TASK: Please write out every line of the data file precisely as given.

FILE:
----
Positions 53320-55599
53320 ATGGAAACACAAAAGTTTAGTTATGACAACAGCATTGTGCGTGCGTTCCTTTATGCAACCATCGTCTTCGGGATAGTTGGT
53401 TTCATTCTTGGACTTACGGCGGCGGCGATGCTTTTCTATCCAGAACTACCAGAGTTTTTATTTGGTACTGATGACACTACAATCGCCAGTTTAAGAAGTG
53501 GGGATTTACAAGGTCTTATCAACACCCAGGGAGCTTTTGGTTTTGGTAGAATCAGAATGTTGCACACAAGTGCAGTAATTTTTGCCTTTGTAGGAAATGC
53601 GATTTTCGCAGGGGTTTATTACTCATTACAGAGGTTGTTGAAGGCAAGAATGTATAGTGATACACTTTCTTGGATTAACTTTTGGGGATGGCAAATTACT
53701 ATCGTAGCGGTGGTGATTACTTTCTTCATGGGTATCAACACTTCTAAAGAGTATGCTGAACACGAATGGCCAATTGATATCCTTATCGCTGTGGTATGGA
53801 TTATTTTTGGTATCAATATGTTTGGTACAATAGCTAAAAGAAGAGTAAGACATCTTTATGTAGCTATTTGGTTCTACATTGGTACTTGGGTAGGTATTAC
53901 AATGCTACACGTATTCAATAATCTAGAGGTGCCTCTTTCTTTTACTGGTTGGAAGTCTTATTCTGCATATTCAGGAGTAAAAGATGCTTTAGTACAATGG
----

Positions 53320-55599
53320 ATGGAAACACAAAAGTTTAGTTATGACAACAGCATTGTGCGTGCGTTCCTTTATGCAACCATCGTCTTCGGGATAGTTGGT
53401 TTCATTCTTGGACTTACGGCGGCGGCGATGCTTTTCTATCCAGAACTACCAGAGTTTTTATTTGGTACTGATGACACTACAATCGCCAGTTTAAGAAGTG
53501 GGGATTTACAAGGTCTTATCAACACCCAGGGAGCTTTTGGTTTTGGTAGAATCAGAATGTTGCACACAAGTGCAGTAATTTTTGCCTTTGTAGGAAATGC
53601 GATTTTCGCAGGGGTTTATTACTCATTACAGAGGTTGTTGAAGGCAAGAATGTATAGTGATACACTTTCTTGGATTAACTTTTGGGGATGGCAAATTACT
53701 ATCGTAGCGGTGGTGATTACTTTCTTCATGGGTATCAACACTTCTAAAGAGTATGCTGAACACGAATGGCCAATTGATATCCTTATCGCTGTGGTATGGA
53801 TTATTTTTGGTATCAATATGTTTGGTACAATAGCTAAAAGAAGAGTAAGACATCTTTATGTAGCTATTTGGTTCTACATTGGTACTTGGGTAGGTATTAC
53901 AATGCTACACGTATTCAATAATCTAGAGGTGCCTCTTTCTTTTACTGGTTGGAAGTCTTATTCTGCATATTCAGGAGTAAAAGATGCTTTAGTACAATGG